The importance of RIBA Stage 1

While it’s tempting to race directly into concept design, don’t underestimate the need to develop and agree a clear brief during Stage 1. 

Stage 1 includes preparing the initial project brief, assembling the project team, and drawing up the design responsibility matrix. 

Whatever the design brief, it needs to be rigorously interrogated through targeted feasibility studies and regular engagement with the client. It can be tempting to bypass this process, either to try to shorten the programme or because of the architect’s enthusiasm for an exciting design. However, this risks discovering later in stage 2 that key elements of the brief contradict one another. Worse, it may be that the budget falls drastically short of the client’s ambitions.

Stage 1 aligns the client's brief, budget and aspirations.

  • This is the time for an in-depth review of construction alternatives, avoiding frustrating delays later.

  • Fundamental changes are far easier and cheaper to make now than later, when a much larger professional team will be involved

  • Client and design team will proceed into stage 2 with a clearer understanding of opportunities, risks and constraints that determine the scheme’s feasibility, before developing the design.


It’s even more important to get these points right if the client’s budget is particularly tight, and also on large or complex projects which involve multiple stakeholders and funders.

How to undertake a successful Stage 1

  • The key deliverable for this stage is the initial project brief. Break it down into components, and determine who in the client organisation needs to engage with each component, and how. Decide what feasibility studies are required. Agree key risks for analysis and resolution. And confirm the governance processes and sign-off procedures.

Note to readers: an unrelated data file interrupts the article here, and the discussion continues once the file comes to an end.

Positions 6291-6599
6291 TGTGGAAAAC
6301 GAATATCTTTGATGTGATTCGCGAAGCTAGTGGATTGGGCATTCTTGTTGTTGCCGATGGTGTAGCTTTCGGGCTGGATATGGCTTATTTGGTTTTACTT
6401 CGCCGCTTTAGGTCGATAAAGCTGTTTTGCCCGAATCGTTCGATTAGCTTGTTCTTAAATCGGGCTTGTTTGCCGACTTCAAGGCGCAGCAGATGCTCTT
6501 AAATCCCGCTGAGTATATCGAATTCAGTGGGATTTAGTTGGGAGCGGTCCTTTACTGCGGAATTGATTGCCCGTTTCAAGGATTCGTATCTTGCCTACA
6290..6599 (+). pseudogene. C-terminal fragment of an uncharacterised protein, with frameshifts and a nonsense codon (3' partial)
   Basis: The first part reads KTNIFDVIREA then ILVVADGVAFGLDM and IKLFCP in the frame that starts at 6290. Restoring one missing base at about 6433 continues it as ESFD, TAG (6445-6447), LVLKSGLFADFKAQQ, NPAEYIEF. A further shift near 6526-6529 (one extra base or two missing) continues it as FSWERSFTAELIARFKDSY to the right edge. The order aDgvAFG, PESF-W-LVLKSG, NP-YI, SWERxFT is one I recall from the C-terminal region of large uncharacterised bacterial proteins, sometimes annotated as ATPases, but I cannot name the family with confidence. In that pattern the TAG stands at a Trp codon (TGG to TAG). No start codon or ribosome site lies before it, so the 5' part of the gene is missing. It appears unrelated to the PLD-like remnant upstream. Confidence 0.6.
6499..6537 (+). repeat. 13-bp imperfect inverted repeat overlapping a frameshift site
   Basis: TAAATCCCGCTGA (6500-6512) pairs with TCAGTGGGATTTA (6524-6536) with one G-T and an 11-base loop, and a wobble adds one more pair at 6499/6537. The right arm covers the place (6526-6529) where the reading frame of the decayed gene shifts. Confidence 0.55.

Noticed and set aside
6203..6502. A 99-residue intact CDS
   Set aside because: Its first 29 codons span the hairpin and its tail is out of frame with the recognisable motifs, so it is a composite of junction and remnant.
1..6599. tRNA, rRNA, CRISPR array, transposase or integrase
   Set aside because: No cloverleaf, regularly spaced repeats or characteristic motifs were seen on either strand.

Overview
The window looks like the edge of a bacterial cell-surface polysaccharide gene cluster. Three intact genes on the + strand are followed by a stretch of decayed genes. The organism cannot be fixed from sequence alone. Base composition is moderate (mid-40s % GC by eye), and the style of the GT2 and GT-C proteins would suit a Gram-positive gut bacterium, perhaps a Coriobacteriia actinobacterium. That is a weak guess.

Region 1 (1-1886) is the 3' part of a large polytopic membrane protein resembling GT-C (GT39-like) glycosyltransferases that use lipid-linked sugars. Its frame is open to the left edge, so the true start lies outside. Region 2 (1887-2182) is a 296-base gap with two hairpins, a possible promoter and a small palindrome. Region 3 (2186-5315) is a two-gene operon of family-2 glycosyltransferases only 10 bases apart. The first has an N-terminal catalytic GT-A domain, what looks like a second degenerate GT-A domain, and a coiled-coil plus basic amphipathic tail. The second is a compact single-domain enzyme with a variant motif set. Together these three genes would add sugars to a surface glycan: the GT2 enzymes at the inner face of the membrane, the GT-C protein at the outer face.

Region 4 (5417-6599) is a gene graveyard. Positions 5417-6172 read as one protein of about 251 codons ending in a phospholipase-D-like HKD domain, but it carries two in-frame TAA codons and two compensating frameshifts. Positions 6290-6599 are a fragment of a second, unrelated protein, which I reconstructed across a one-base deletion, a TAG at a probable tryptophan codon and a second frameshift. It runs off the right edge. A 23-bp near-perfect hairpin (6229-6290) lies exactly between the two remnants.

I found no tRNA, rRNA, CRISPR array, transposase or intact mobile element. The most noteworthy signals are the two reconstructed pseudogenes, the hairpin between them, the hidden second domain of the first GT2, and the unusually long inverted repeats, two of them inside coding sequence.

• Ensure that clear sustainability aspirations are included.

  • Define the area schedule – in as much detail as possible.

  • Align the budget and the brief. Produce an order of cost based on benchmark rates. (The quantity surveyor or cost consultant will explain the basis of the rates and comparable benchmark projects.)

  • Allow enough time to complete the stage. This will depend on the project’s complexity and the client structure- which will determine the amount and frequency of engagement.

  • Make sure the right members of the design team are appointed, to validate the feasibility studies. The viability of a scheme can hinge on several design elements – ensure they are all covered.

  • Set up appropriate project procedures (working methods, team culture, etc) ready for stage 2. It is helpful if the team can meet socially. They can learn a lot about the project and each other away from the day-to-day project environment.

  • The architect should avoid the temptation to design during this stage!

At the end of stage one, the project will have

  • An initial project brief

  • Collated feasibility studies

  • Site information

  • Agreed project budget

  • Project programme and responsibility matrix

  • The procurement strategy

  • Agreed information and communication protocols

By Associate Director David Palmeri


Plan A can set up project procedures and help architects to identify and plan the key tasks for a successful stage 1. 

Get in touch to talk about appointing us at the start of your project, to enable the best possible start to designing at stage 2.